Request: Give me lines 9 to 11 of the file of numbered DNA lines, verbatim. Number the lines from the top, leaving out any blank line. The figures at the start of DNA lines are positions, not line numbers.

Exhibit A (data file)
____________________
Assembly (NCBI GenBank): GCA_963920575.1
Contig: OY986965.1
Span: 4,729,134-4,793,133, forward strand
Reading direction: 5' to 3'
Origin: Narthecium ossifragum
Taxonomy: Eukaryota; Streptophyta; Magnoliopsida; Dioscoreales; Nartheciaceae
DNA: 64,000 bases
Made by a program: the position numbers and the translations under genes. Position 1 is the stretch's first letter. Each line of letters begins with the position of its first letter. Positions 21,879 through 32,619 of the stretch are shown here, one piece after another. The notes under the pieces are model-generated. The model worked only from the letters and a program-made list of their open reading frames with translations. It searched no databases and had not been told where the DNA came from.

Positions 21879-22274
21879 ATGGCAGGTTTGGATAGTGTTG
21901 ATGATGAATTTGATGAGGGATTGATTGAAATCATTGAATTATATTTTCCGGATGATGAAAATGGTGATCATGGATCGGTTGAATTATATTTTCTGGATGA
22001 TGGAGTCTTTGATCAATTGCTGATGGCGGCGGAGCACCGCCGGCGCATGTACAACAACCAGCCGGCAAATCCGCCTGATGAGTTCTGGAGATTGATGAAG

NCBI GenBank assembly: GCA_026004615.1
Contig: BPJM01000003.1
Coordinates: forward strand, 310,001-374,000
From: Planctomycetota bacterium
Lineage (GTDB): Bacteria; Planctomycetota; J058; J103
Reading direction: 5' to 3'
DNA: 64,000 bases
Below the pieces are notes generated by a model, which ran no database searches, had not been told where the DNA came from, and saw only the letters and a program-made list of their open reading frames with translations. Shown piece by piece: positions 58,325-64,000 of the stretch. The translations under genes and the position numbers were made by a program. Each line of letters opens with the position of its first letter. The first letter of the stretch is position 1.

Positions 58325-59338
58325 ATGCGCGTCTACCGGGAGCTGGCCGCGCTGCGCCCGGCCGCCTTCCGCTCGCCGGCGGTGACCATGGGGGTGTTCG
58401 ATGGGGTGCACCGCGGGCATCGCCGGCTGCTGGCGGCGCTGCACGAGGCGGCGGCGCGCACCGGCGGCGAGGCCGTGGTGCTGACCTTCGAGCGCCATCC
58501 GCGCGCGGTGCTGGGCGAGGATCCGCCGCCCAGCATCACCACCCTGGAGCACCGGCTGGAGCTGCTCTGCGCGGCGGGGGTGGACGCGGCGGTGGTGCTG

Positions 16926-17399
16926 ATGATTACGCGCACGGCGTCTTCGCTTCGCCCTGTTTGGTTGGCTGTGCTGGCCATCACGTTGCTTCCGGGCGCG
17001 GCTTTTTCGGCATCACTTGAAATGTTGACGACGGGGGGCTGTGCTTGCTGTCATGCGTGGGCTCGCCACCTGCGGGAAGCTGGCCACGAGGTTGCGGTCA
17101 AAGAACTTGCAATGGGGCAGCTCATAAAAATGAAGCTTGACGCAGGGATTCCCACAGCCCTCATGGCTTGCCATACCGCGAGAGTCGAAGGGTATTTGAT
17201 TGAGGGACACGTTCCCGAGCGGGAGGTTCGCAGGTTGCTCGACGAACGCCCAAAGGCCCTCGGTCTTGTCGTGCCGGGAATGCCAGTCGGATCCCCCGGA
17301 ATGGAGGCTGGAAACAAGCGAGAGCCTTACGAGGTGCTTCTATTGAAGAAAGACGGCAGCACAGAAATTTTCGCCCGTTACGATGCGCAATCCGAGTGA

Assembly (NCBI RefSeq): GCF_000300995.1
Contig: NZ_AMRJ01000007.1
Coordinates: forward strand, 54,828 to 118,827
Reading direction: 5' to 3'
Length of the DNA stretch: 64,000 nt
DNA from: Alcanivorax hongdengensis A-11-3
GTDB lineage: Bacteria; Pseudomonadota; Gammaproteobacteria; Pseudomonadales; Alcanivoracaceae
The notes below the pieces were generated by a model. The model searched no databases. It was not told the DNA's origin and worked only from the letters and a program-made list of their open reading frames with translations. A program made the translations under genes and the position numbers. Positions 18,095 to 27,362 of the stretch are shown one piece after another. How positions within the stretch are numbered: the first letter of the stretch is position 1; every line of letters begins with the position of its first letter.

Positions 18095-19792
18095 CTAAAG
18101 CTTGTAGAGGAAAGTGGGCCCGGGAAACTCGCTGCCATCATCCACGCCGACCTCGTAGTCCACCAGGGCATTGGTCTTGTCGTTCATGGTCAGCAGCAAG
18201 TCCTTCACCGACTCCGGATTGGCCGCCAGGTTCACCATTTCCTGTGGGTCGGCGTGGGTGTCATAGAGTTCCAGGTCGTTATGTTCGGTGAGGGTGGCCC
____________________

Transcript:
Positions 21879-22274
21879 ATGGCAGGTTTGGATAGTGTTG
21901 ATGATGAATTTGATGAGGGATTGATTGAAATCATTGAATTATATTTTCCGGATGATGAAAATGGTGATCATGGATCGGTTGAATTATATTTTCTGGATGA